Normal behaviour returns tomorrow.

Capital Retro Capital Retro 8:40 am 13 Oct 19

Why don’t they start their own community like the hippies did 50 years ago? That way, they could show us how a productive lifestyle is possible without relying on all the things they are protesting about. Then I might take an interest.

Acton Acton 8:17 am 13 Oct 19

Spoilt, conceited and privileged middle class whites displaying their stupidity. Where’s the diversity?

John Hutch John Hutch 3:07 am 13 Oct 19

The protesters and activists could instead help to provide alternate employment opportunities and solutions so that the jobs vs environment factor can be neutralised, and not inconvenience, patronise, condescent and put people off the cause and not want to support it.

It’s not a peaceful protest if they are potentially blocking critical life saving work and vehicles, such as urgent blood transfer, pathology vehicles, pharmaceutical delivery vehicles and patients attempting to commute to hospitals or medical facilities. Many of these vehicles are unmarked. It shows a lack of understanding and reflects poorly upon the protesters by not choosing to protest in parks or take out advertising to convey the message clearly instead of the cacophony of placards.

Robert Robert 8:23 pm 12 Oct 19

Why can’t they just find another planet to protest on, like Venus ( blanketed in CO2 and super hot) and leave it to Governments of the world to deal with.

Take a look at some of the fringe dwellers, anarchists and criminals disrupting our daily commute…


Lucy Baker Lucy Baker 8:09 pm 12 Oct 19

I’d rather see these people producing evidence that they have holidayed locally (taking the bus or train), declined to fly overseas, declined to buy a bigger house, declined to extend their house, given up driving a car, resisted upgrading their iPhone and, most importantly, supported moves to have China declared a developed country not a developing country, so it will be required to meet emissions targets. They could also support research into the viability of nuclear power for Australia.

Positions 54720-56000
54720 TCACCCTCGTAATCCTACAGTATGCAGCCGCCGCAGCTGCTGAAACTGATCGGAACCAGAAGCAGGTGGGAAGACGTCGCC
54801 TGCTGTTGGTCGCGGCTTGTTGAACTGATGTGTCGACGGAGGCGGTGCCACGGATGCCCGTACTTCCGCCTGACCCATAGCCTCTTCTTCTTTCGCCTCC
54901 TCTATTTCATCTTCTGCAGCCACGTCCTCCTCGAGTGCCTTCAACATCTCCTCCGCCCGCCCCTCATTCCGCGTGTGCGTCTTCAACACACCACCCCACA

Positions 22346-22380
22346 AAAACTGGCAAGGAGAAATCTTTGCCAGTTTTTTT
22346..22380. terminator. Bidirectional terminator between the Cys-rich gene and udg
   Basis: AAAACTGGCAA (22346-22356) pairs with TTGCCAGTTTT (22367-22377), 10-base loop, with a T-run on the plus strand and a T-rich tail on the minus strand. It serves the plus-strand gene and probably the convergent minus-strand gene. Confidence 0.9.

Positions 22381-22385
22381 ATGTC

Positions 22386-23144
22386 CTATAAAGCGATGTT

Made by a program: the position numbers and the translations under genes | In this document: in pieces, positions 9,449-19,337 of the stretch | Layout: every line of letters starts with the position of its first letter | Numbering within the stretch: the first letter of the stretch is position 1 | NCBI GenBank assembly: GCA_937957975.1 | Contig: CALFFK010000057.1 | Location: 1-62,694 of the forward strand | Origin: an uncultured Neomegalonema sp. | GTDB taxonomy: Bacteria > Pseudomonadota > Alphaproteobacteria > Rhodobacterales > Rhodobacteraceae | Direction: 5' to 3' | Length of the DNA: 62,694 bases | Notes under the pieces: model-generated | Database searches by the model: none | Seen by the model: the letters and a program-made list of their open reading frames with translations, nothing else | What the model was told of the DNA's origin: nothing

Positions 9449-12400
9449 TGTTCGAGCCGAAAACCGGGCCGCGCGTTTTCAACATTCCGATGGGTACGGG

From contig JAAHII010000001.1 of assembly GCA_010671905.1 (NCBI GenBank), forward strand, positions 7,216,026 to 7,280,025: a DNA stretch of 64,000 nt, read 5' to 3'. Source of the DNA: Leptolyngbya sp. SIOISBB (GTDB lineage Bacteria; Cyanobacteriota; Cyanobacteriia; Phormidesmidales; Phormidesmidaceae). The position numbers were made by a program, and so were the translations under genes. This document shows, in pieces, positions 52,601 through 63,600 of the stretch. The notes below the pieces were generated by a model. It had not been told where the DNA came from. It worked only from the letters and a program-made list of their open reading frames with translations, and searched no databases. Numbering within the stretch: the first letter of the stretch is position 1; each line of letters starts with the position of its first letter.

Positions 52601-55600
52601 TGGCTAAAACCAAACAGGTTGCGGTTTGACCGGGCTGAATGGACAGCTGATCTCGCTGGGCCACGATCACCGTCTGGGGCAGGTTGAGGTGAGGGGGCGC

Rodney Weber Rodney Weber 7:30 pm 12 Oct 19

Until they're not :-)

Capital Retro Capital Retro 6:20 pm 12 Oct 19

They are arresting them in other state capitals so, why not in Canberra too?

Capital Retro Capital Retro 5:20 pm 12 Oct 19

“We’ve heard the concerns, can we hear some solutions?”

Speed humps?

Dave Willcox Dave Willcox 4:31 pm 12 Oct 19

Stop the traffic for a couple of hours then jump in there cars and drive home.

MERC600 MERC600 2:11 pm 12 Oct 19

Extinction Rebellion activists say protests are here to stay

But when it’s raining ?
OK not when it’s raining.
Or when it’s too hot ?
OK not when it’s raining and too hot.
Or cold ?
OK no protests when it’s raining or too hot or too cold… So apart from when it’s raining or too hot or too cold, the protests will continue!
But what about public holidays and weekends ?
OK So apart from when it’s raining or too hot or too cold, and public holidays and weekends , the protests will continue.
But there’s a Jimmy Barnes concert coming up ?
OK So apart from when it’s raining or too hot or too cold, and public holidays and weekends , and the Jimmy Barnes concert, the protests will continue.

and so on ..mention of thanks to Monty Python

gooterz gooterz 8:25 am 12 Oct 19

All wearing new clothes and all the mod con’s. How many walked to the protest wearing an animal skin without a mobile phone.

They’ll do nothing then when global warming blows over they claim victory.

Byron Carn Byron Carn 7:43 am 12 Oct 19

We’ve heard the concerns, can we hear some solutions?

    Benjy Murphy Benjy Murphy 3:27 am 13 Oct 19

    Byron Carn but that would require actually doing something, it’s a lot easier to just complain

Barbara Hughes Barbara Hughes 5:03 am 12 Oct 19

People, in 100 years time we wont be here. Will our great great grandchildren? Lets do it for them

    Phillip Scharf Phillip Scharf 7:54 am 12 Oct 19

    Barbara Hughes of you want humanity to be around in 100 years time so listening to these dip shits and listen too science. You know Copernicus never had scientific "consensus" but that doesn't mean the sun rotates around the earth, climate change is science not an opinion piece.

    Barbara Hughes Barbara Hughes 7:25 pm 12 Oct 19

    So what? do we just lay down, be quiet and let planet earth slowly demise?

    Phillip Scharf Phillip Scharf 8:25 pm 13 Oct 19

    Barbara Hughes no I'm not saying that at all. We should focus on actual pollutants that are leading to the Earth's demise, CO2 is not one of them. In fact CO2 is also known as plant food and all photosynthesising organisms have been starving for centuries, if we didn't start burning fossil fuels they would have become extinct... Yet people want a carbon tax?